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Old 11-30-2010, 12:19 AM   #1 (permalink)
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Default Newbie getting started- The complete rundown

Okay, so I've been looking into this for a few months now, and I definetly think a hedgie is the pet for me right now. So I made a list of what I think i need/want for him/her as well as some questions. Also, I plan on rescuing one, as there are no breeders in my area, and i figure I may as well do some good for a poor little animal.

So here goes

Vet- There is one vet who treats hedgehogs listed here in Fredricton, an hour away from me in Saint John NB. Is that too far? Would there ever be a crisis where that wouldn't be good enough? I haven't called around locally yet, but that seems like a reasonable backup if there are none closer, no?

The Cage-I have two large clear tubs to use, as I am a somewhat poor, thrifty student. I plan on connecting them with a fun tunnel or two. I would use a dremmel to make the holes and clean up the edges, but how should i go about securing the tunnel to both sections?
One is 2.5 ft by a little over 1 ft, and the other is a little under 2 ft by a little under 1 ft. Both are slightly over a foot tall. I plan on drilling a few lines of holes around 4 inches up the sides to help ventilate moisture and ammonia smell. Is that a good idea? Would it even help?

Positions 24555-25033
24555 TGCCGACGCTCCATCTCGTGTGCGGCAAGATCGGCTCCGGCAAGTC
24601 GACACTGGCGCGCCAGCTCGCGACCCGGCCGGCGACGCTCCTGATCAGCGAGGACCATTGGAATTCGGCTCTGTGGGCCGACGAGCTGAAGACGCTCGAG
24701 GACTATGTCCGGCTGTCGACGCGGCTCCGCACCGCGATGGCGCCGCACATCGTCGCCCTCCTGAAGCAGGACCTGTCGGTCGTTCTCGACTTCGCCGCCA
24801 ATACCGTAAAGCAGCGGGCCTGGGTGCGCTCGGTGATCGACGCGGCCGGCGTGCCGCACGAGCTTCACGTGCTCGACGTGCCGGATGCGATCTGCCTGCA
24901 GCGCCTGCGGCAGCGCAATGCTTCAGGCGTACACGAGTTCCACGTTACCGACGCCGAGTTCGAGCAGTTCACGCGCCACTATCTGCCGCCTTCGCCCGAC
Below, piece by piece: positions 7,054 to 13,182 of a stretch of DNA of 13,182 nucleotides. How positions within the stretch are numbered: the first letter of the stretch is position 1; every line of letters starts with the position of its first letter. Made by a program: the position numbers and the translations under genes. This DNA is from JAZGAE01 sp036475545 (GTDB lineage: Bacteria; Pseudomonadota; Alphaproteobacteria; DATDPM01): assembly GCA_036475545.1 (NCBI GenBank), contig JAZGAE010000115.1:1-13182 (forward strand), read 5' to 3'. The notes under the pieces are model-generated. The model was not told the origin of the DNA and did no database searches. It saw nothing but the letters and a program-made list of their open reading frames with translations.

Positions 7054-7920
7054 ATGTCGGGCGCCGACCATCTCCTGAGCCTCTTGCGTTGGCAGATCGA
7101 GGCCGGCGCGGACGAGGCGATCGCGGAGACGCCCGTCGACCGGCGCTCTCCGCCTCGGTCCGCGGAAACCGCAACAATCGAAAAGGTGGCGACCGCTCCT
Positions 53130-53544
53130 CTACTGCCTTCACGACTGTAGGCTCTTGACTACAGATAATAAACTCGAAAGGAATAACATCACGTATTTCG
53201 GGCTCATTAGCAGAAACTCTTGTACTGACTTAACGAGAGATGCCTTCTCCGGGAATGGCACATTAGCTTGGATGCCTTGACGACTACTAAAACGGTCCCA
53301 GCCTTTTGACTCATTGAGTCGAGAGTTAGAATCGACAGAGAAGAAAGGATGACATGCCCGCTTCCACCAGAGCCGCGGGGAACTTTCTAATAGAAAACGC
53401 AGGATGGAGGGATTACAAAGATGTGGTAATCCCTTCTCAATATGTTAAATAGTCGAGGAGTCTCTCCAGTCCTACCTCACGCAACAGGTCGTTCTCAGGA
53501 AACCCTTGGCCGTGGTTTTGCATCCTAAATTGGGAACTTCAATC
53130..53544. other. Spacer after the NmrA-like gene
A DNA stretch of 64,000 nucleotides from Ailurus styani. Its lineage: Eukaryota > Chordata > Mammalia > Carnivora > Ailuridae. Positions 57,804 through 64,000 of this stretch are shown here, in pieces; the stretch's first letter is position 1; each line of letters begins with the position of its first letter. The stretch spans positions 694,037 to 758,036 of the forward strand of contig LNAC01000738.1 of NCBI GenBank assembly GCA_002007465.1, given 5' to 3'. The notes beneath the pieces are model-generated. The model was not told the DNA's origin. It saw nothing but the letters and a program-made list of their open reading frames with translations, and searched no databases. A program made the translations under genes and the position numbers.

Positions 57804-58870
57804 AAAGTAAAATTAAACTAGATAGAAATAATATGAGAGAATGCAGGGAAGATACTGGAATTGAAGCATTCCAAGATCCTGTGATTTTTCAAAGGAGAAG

There probably won’t be a lid, would that be an issue. I’m sure he couldn’t climb the tubs themselves, as they have slick sides, no holes, and are somewhat concave as well. If I’m careful not to put anything too close to the walls?
The inside-I think I would like to put it's food, water and it's sleeping place (possibly an igloo?) in the smaller one, and it's wheel, toys, and litterbox in the other. Would there be a better way to do this? I don’t really want to have it's bathroom and it's bedroom to close together, and that’s the best way I could think of. I also think I’ll line it with fleece. Seems to be the easiest and best solution. Should I line it with anything else underneath? Any other advice on bedding?

Heating- I think a 60W CHE for each of the two sections should work? They could be hooked up to 1 thermostat, but would need a thermometer for each, if I’m not mistaken. I think the solid walls should retain heat a little better than a cage-style, and If I put a knit blanket partially (not directly infront of the heat source) over the top at night I could retain a bit more of that heat and spend less energy. What do you think? Is the blanket a bad idea? Would a mesh lid help retain heat?